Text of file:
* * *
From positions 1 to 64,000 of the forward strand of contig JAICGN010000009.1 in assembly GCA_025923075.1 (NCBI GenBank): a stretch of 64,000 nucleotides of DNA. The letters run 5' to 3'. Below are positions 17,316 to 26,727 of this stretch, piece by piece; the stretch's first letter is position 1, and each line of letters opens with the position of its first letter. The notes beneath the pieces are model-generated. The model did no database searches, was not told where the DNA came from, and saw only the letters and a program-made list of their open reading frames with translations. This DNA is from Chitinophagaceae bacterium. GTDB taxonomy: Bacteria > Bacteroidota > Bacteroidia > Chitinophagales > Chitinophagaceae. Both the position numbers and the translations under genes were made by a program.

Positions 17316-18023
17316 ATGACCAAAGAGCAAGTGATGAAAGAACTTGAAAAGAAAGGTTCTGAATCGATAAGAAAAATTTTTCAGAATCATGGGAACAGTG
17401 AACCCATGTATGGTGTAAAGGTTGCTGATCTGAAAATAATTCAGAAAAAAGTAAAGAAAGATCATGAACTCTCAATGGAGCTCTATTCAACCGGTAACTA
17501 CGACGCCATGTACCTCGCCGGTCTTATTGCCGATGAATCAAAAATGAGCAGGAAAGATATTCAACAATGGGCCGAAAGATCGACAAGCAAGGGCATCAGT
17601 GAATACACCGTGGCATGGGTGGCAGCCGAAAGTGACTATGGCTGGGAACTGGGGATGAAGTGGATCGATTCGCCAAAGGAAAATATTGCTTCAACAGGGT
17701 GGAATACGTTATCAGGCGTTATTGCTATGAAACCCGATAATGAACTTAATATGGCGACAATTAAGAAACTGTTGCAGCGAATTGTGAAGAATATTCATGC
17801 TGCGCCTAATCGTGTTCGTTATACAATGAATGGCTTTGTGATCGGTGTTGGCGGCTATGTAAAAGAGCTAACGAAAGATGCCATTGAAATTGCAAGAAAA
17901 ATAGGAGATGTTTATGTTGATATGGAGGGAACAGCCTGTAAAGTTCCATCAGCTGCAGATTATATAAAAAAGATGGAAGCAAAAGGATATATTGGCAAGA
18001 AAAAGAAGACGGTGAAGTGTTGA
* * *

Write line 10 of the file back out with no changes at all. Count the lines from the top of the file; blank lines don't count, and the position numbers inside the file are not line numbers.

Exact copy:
18001 AAAAGAAGACGGTGAAGTGTTGA